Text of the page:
Century-old church could get new light-up bell tower thanks to heritage conservation

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Published May 21, 2024 at 4:19 pm

A more than 100-year-old church with roots tied to the formation of Brampton could get a facelift in the form of a new light-up tower display.

Located in Brampton’s Snelgrove community on Hurontario Street, the Snelgrove Baptist Church opened its doors in 1905 in the village of Snelgrove and was the third such church built in the community at the time.

The city says the church’s congregation grew to its peak in 1914 but declined steadily due to the impact of both World Wars, closing for the first time in 1946. The church reopened briefly in 1959 only to close a few years later and was purchased by the Church of Archangel Michael and St. Tekla in the ’90s.

An application to demolish the church was denied in 2020 with the city citing “the Cultural Heritage Value of the building.” Instead, the owners agreed to a restoration that would include a tribute to the old bell tower. The church is already part of both Brampton’s and Ontario’s heritage property roster, and the city is looking to return the building to part of its former glory.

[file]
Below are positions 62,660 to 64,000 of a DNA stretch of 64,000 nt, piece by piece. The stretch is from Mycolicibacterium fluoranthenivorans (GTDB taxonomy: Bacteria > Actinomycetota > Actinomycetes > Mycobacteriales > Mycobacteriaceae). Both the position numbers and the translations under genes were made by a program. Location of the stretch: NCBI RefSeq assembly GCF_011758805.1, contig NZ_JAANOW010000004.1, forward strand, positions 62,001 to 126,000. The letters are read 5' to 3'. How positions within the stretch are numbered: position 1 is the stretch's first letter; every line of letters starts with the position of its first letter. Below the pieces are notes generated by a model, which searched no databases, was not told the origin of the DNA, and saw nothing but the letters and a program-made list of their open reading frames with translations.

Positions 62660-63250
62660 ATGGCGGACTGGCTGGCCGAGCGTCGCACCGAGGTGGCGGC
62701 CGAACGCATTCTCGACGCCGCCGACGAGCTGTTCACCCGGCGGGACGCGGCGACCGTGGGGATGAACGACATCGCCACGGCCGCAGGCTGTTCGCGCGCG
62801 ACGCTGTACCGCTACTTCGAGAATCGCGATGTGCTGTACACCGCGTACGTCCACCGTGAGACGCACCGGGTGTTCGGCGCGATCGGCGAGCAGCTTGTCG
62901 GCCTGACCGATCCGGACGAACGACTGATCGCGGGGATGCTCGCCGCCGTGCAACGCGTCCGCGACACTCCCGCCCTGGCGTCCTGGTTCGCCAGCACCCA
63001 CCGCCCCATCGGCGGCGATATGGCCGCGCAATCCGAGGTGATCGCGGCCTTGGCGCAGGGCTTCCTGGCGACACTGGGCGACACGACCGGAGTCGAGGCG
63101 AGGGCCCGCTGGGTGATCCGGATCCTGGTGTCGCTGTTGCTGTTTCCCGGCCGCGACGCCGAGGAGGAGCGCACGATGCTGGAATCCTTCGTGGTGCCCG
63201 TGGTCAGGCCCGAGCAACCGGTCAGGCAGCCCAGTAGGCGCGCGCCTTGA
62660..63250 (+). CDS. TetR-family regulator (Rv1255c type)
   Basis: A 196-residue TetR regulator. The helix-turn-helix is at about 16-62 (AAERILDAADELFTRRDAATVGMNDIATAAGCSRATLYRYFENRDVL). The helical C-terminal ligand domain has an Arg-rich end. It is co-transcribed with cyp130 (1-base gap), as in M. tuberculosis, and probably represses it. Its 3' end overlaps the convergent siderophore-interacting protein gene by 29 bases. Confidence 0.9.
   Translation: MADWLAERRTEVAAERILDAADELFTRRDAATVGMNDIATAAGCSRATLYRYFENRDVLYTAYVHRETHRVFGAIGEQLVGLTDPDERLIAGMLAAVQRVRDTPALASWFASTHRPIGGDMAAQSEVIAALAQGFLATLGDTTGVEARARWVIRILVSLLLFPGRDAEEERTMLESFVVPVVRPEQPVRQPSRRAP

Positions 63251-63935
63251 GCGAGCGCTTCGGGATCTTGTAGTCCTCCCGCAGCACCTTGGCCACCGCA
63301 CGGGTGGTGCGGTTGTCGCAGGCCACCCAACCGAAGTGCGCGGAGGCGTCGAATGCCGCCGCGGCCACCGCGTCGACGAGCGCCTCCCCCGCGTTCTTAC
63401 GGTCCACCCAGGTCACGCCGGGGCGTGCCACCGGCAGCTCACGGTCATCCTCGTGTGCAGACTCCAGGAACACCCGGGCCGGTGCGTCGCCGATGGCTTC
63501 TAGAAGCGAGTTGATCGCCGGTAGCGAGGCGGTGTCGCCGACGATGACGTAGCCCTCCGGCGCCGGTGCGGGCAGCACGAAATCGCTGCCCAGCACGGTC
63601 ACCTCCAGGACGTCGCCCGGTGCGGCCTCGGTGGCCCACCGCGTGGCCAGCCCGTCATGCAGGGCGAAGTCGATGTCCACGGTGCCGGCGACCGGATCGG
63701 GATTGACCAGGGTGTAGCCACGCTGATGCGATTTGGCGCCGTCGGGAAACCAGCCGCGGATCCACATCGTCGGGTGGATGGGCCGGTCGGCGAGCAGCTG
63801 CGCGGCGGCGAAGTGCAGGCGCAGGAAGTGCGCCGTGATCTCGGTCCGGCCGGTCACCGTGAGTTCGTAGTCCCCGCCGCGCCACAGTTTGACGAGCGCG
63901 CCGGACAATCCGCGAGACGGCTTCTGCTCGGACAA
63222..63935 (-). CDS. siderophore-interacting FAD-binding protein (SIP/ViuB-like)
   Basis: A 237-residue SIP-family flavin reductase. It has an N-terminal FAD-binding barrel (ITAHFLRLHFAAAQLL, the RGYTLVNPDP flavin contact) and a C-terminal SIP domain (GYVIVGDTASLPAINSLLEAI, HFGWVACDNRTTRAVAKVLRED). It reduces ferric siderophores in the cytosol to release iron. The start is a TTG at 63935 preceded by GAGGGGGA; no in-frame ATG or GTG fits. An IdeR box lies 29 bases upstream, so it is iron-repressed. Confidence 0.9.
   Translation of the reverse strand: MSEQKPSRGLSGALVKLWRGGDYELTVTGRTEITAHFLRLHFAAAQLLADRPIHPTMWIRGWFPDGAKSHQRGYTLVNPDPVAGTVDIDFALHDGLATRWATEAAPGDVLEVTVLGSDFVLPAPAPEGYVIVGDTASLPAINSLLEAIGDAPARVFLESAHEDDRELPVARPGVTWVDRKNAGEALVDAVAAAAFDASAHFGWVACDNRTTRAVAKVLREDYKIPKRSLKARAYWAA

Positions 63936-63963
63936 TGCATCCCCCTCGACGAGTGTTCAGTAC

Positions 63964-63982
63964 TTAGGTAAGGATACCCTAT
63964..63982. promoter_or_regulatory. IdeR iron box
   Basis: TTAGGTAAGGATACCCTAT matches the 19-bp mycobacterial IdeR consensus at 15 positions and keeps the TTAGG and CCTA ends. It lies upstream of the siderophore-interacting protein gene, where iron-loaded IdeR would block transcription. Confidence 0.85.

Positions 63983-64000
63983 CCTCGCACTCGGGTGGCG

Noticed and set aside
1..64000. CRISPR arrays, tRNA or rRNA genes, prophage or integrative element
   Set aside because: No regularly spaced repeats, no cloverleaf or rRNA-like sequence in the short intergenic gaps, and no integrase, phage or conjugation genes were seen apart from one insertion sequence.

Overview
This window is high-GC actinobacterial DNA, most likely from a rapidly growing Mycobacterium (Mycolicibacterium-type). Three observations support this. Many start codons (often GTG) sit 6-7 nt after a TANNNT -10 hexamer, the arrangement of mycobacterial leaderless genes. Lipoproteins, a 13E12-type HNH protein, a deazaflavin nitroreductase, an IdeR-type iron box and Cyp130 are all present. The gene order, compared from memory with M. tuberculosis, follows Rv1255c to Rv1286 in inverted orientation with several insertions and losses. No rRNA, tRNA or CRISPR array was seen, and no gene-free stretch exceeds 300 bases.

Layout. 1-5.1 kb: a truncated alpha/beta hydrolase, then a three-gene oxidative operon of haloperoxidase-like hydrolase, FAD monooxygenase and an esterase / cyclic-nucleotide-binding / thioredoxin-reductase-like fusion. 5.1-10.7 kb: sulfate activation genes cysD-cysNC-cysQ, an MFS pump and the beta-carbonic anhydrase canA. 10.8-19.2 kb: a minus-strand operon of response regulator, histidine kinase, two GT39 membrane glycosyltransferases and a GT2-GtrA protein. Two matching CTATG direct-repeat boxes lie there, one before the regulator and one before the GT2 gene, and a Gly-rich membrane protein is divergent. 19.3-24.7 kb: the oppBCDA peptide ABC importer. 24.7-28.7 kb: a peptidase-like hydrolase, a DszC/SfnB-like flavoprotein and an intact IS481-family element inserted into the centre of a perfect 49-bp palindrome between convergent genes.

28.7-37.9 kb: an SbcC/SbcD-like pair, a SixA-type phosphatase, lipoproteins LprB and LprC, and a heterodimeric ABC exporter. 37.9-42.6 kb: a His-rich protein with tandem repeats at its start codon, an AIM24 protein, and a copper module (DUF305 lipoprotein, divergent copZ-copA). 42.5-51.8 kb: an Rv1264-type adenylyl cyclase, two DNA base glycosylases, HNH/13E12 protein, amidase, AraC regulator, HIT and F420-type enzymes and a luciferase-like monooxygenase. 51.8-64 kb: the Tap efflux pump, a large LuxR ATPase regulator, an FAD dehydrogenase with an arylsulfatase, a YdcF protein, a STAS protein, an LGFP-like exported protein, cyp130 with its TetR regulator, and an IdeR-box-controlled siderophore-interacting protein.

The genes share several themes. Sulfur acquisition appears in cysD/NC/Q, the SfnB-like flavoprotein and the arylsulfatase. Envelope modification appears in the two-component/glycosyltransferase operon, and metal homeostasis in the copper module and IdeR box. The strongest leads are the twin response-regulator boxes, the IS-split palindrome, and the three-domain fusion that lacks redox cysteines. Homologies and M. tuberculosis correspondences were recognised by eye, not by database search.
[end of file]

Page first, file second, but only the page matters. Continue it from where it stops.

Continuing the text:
Along with structural and physical improvements to the building, a conservation plan submitted to the city includes plans for an “abstract interpretation of the former bell tower” made from a steel frame with “interpretive lighting” replacing the demolished square wooden bell tower.

The plan also includes nighttime lighting of the property and cements the church’s status “as a landmark along Hurontario Street,” the city says.

The building faces onto Hurontario Street and is surrounded by the Region of Peel’s Snelgrove Place seniors apartment building. The area is mostly single-family homes with St. Rita Elementary School nearby and two commercial plazas on Mayfield Road to the south.

The plan was developed by Giaimo Architects and the work would come at no cost to the city, according to a report going to Brampton’s Heritage Board for approval on Tuesday.

Christened after the Snell family who raised cattle in the area, the village changed its name from Edmonton due to confusion on the rail lines with the capital of Alberta.

The city is expected to make a decision on the conservation plan on Tuesday.

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